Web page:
Book review: William Prystauk’s Bloodletting

It has felt like ages that I’ve wanted to read William Prystauk’s Bloodletting—  so I purchased this new edition with great anticipation.

The book description and cover make it quite apparent that Bloodletting merges genres and has its own style: part mystery, part love story, quite erotic, yet all romantic. The character of Denny Bowie and his viewpoint present a man who won’t compromise who he is, brimming with intelligence, counter-culturalism, passion and curiosity. 

Denny’s lifestyle won’t appeal to everyone and his fantasies and desires may make some readers squeamish. In the end, Denny merely wants to find the person(s) who accepts him and loves him for who he is. 

The mystery combines murder, sex and greed. Prystauk artfully and ingeniously uses multiple techniques to weave a first-person narrative that includes information and scenes that Denny did not witness.

The characters throughout the story never fall flat. Every one of them has a flaw or a trait that builds them as real people and not the stereotypes they could be because of their involvement in the BDSM community. 

By the end of the book, I had to know the answer to the mystery and even once that was revealed there was still the emotional denouement of what would happen between Denny and his love interest(s).

Dime Show Review has my ten word story live

Last weekend, I got the news that Dime Show Review will publish my ten word story, “Stoicism.”

While still working in the newsroom, I earned the reputation of “word count goddess” so I thought a ten-word story was a challenge I could enjoy.

It’s now live, so check out Dime Show Review.

https://www.dimeshowreview.com/stoicism-by-angel-ackerman/https://www.dimeshowreview.com/stoicism-by-angel-ackerman/

Birthday Breakfast for the Imaginary

In my free time, I write fiction. My husband says it makes me an easier person with whom to live.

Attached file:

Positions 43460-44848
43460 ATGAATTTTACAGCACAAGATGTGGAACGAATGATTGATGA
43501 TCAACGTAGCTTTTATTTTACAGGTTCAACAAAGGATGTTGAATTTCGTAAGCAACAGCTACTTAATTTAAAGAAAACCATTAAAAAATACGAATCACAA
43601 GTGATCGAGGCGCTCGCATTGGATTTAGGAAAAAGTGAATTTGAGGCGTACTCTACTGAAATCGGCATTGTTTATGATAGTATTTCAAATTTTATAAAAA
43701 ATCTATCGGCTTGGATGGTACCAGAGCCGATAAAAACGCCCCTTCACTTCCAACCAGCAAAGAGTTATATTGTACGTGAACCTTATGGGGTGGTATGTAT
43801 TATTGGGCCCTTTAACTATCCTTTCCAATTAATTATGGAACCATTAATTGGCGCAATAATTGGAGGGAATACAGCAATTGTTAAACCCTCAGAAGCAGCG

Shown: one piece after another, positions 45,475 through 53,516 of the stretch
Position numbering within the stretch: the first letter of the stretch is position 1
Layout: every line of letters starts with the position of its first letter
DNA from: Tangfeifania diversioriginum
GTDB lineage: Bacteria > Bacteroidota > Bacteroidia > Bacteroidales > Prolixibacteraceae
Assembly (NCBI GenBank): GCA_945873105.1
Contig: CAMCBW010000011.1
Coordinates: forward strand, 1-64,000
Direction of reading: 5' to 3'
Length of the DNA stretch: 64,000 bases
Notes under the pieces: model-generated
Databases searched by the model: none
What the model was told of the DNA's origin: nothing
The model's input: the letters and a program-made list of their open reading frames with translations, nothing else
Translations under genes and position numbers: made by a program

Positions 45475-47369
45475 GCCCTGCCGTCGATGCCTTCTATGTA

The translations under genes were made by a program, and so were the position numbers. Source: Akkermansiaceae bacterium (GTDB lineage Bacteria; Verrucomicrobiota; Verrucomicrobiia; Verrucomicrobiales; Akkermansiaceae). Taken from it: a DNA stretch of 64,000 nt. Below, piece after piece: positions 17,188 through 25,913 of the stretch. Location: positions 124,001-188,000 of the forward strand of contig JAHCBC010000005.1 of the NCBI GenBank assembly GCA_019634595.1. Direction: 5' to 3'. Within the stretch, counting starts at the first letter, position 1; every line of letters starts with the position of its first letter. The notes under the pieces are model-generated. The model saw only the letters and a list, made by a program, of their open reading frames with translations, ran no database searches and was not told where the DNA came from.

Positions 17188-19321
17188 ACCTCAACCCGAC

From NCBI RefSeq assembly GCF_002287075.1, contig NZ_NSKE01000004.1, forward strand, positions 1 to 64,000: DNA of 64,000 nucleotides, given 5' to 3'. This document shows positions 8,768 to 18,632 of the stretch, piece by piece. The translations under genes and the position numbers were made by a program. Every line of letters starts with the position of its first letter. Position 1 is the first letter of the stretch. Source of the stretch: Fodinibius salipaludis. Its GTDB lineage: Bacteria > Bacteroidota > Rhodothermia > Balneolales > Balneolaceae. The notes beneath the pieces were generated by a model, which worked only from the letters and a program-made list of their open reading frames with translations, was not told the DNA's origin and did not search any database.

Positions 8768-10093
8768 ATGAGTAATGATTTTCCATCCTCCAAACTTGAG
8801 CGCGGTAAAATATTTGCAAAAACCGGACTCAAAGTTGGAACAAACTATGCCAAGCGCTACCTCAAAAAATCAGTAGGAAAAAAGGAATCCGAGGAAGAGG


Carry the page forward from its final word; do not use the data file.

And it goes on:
My writing focuses on a Parisian high fashion house inclined to supernatural events. The creative director is Étienne d’Amille and he’s been in my life for decades.

So, he’s my best ever imaginary friend.

He was born during the interwar era in France– March 14, 1959. Every year I try to mark his birthday in some way. When he turned 50, I took a group of my friends (the ones who “knew” him, i.e. read about him) out for dinner and margaritas.

Many of my celebrations are quiet meals at home, where we often discuss what we’d get him for a present or what he might be doing now. 

This year, I made steak au poivre.

For breakfast.

A day late.



I had intended a lovely dinner, perhaps even by candlelight, for this charming imaginary Frenchman whose memories I confuse as legitimately my own. Then I agreed to work for a colleague in the evening and my mom visited taking my daughter away. (She would have been extremely disappointed if we ate the steaks without her.) To further complicate matters, my husband and I used the early afternoon for other activities (or more accurately, one adult activity) that I’m sure Étienne would have also enjoyed.

This particular version of steak au poivre has its own “comedy of errors” moments but let me say, it might have been my best ever. After college, I became a vegetarian. This lasted eight years primarily for two reasons: 1. I don’t approve of modern factory farming and 2. I hate touching meat. Étienne, though, as a Frenchman and a divorcé, likes to cook so I got over my discomfort of dealing with meat “for him.”

Étienne’s Belated Steak Au Poivre

  • 4 small chuck tender steaks, angus beef (I got mine on markdown at Target)
  • black peppercorns
  • Himalayan pink salt
  • half a stick of butter, cut into four equal pieces of on tablespoon each
  • garlic powder (should be shallots but I didn’t have them. I often substitute fresh chives but didn’t have them either)
  • 1/2 cup brandy (I’m a liar. I didn’t have brandy. I had ginger brandy and spices rum, so I mixed them. It worked.)